“I beg you…to have patience with everything unresolved in your heart and try to love the questions themselves as if they were locked rooms or books written in a very foreign language. Don’t search for the answers, which could not be given to you now, because you would not be able to live them. And the point is, to live everything. Live the questions now. Perhaps then, someday far in the future, you will gradually, without even noticing it, live your way into the answer.”—-Rainer Maria Rilke

Do you know what the two-word translation of this message is? CHILL OUT. Of course, for the religious and overly-analytical skeptics who have a hard time being still, there are scriptures to back this up as well:

“Wait for the Lord, and He will save you.”—Proverbs 20:22 (NKJV)

“And therefore the Lord [earnestly] waits [expecting, looking, and longing] to be gracious to you; and therefore He lifts Himself up, that He may have mercy on you and show loving-kindness to you. For the Lord is a God of justice. Blessed (happy, fortunate, to be envied) are all those who [earnestly] wait for Him, who expect and look and long for Him [for His victory, His favor, His love, His peace, His joy, and His matchless, unbroken companionship]!”—Isaiah 30:18 (AMP)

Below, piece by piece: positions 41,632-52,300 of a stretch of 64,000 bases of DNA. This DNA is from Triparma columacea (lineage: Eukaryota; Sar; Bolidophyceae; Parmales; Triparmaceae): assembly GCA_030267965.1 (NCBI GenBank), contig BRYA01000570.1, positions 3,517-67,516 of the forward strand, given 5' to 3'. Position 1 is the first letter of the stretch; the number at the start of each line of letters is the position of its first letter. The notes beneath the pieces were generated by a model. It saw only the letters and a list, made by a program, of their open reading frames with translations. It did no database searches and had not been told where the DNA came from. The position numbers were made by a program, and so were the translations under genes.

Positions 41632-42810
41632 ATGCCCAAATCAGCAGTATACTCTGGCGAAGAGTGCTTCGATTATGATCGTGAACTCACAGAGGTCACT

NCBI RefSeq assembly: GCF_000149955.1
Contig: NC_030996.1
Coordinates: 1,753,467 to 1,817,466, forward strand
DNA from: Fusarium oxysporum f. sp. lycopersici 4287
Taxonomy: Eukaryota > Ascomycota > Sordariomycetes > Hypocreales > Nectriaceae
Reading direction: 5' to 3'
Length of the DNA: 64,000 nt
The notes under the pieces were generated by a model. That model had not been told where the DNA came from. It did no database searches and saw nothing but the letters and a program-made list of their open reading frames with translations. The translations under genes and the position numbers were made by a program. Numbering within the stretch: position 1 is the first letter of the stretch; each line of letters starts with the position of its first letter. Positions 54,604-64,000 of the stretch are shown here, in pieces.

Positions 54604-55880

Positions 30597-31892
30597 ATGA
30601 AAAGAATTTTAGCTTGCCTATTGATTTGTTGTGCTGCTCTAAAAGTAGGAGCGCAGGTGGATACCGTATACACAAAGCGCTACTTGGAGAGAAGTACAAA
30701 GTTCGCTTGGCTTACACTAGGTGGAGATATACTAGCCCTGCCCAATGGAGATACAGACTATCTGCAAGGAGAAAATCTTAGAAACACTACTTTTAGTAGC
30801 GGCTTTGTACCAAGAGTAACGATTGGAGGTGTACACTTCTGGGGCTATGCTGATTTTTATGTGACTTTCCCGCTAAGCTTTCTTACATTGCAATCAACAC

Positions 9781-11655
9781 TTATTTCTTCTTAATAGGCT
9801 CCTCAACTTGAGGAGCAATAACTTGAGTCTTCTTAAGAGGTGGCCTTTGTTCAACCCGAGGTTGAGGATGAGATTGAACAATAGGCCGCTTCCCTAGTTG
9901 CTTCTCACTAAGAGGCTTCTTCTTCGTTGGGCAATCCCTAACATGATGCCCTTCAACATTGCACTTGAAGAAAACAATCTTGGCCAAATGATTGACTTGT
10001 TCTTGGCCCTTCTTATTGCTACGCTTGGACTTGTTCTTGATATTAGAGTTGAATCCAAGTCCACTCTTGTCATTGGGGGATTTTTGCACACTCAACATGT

“But those who wait on the Lord shall renew their strength; they shall mount up with wings like eagles, they shall run and not be weary, they shall walk and not faint.”—Isaiah 40:31 (NKJV)

“The Lord is good to those who wait hopefully and expectantly for Him, to those who seek Him [inquire of and for Him and require Him by right of necessity and on the authority of God’s word].”—Lamentations 3:25 (AMP)